The slender petiole or leaf stalk is present in the leaves of most flowering plants.
It is a continuation of the stem to the rest of the leaf.
Leaves without a petiole are called sessile.
The blade is the flattened, expanded portion of the leaf and is usually green.
Some leaf blades are needle like as in pines or scale like as in cypresses.
Some leaves have small, leaf like stipules as outgrowths at the base of the petiole.
Running through the center of the blade is the midrib which is the continuation of the petiole.
The midrib is the main structure which acts as the backbone of the leaf and as a passage tube for liquids between the petiole and veins.
The veins act as the framework of the leaf and as passage tubes for liquids between the midrib and the blade.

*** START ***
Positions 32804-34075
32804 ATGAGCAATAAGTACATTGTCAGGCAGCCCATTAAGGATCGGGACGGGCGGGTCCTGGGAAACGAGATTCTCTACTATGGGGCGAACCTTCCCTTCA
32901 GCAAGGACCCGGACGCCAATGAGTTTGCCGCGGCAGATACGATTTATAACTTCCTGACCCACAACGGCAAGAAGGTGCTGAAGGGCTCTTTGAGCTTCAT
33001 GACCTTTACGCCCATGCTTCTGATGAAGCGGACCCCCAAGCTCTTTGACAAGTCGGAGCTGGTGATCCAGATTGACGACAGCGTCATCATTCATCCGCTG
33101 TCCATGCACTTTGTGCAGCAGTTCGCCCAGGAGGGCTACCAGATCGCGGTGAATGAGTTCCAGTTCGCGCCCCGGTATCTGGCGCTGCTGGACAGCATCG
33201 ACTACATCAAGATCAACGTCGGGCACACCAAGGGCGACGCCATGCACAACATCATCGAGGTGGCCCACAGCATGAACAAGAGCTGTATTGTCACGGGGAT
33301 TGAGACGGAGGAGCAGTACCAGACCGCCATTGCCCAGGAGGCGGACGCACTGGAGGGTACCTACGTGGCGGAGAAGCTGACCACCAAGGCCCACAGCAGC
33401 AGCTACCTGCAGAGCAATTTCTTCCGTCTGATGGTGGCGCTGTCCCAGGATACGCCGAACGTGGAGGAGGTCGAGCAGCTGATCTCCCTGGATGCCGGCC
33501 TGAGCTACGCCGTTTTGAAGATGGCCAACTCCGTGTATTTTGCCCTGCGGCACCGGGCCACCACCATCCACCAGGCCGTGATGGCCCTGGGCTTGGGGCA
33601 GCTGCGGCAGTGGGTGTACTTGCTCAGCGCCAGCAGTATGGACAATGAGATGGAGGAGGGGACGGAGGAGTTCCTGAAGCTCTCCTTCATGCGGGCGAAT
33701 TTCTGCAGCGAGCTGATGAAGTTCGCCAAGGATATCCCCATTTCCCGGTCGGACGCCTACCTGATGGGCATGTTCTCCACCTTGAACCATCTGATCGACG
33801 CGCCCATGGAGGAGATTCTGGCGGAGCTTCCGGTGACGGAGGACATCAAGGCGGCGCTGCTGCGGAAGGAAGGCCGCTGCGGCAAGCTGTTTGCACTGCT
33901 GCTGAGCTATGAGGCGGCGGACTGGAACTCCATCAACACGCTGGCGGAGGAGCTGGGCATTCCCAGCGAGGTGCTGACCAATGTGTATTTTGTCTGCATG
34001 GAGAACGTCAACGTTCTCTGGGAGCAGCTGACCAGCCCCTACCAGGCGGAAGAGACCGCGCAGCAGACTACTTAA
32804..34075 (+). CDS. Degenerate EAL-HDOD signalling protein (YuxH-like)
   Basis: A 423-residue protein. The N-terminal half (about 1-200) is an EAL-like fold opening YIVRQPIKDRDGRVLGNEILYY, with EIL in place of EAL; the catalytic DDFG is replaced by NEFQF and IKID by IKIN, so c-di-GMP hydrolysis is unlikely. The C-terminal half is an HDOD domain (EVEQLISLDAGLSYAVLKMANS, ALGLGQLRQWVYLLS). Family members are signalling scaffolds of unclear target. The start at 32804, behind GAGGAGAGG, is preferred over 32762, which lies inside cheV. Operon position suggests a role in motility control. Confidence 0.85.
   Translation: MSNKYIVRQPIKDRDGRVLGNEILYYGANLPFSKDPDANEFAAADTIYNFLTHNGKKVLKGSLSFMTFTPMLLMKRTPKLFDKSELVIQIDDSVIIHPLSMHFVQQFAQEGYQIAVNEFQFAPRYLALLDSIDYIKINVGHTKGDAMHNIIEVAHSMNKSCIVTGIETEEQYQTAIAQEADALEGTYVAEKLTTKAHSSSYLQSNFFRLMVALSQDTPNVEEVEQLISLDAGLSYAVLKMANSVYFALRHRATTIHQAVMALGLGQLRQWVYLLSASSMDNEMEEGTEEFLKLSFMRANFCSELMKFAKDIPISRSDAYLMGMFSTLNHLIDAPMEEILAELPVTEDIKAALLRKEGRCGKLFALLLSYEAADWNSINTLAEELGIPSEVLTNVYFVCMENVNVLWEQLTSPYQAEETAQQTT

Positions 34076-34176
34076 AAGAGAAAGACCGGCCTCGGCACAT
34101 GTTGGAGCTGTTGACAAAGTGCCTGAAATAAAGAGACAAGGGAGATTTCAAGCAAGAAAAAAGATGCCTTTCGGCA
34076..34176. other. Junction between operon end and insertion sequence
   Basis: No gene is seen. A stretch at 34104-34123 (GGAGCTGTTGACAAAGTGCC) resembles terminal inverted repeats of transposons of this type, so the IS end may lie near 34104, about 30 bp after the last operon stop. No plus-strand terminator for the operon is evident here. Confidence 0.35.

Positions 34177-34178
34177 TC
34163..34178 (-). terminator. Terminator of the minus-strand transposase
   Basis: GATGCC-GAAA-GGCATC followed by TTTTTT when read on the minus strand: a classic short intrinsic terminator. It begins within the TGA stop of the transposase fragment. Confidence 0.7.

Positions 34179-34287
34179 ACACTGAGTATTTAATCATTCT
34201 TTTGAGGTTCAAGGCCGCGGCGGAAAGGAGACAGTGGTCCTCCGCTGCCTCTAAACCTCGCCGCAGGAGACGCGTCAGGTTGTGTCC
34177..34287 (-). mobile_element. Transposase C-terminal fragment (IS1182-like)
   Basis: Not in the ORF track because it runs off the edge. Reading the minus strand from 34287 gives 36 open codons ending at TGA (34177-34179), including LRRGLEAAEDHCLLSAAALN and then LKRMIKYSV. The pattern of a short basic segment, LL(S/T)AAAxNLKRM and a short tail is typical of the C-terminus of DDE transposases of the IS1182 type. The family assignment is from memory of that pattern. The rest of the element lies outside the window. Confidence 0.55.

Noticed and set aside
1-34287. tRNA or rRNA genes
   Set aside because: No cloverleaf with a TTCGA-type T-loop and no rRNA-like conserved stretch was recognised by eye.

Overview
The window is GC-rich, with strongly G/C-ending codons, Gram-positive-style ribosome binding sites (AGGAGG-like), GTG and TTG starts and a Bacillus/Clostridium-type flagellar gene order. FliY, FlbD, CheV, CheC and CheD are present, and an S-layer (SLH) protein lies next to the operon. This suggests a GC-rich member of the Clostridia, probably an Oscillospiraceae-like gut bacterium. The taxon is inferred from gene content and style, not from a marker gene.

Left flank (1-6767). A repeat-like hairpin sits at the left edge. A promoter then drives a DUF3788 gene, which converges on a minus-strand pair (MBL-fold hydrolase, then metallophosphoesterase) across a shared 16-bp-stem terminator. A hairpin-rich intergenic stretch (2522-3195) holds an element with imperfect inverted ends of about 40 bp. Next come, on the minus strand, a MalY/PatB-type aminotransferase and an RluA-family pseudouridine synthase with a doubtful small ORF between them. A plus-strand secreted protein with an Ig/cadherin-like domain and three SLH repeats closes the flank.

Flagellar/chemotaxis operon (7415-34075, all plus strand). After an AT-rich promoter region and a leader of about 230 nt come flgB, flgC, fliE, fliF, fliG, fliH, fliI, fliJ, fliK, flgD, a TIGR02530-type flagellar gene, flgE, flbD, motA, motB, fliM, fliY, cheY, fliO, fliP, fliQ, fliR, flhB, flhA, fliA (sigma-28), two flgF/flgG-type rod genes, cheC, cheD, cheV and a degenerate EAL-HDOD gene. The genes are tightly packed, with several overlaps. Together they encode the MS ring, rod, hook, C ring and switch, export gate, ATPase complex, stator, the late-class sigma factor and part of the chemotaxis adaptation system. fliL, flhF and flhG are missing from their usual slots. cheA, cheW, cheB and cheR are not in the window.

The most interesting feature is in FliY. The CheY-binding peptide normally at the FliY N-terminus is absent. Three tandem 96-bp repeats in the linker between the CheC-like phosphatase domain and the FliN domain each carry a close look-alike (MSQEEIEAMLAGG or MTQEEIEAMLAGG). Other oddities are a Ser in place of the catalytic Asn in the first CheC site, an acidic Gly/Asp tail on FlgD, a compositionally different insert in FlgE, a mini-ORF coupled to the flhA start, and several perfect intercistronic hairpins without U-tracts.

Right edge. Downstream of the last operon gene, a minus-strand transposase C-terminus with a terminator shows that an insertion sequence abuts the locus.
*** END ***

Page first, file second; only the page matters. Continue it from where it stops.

The veins also distinguish a monocot leaf from a dicot leaf.
Leaves may be simple, compound, or bicompound.
Simple leaves have a single expanded portion.
In compound leaves, the leaf blade may be subdivided into several separate expanded parts, or leaflets.
Each leaflet may consist of an extended portion and a short stalk attached to the rachis, which is a continuation of the petiole.
Leaves may be pinnately compound or bipinnately compound.
Leaf venation, the arrangement of veins in a leaf, may be parallel or netted.
Parallel venation is a characteristic of most monocotyledonous plants, such as corn, onion and common grasses.
In such plants, numerous veins of approximately equal size extend side by side from the base to the tip of the blade and are interconnected by small and inconspicuous veins.
Net venation is found in dicotyledonous plants such as mangoes.
In these plants one or more veins are prominent and the smaller veins form a conspicuous network.
If a leaf has one main vein from which the others branch off, it is termed pinnately net veined.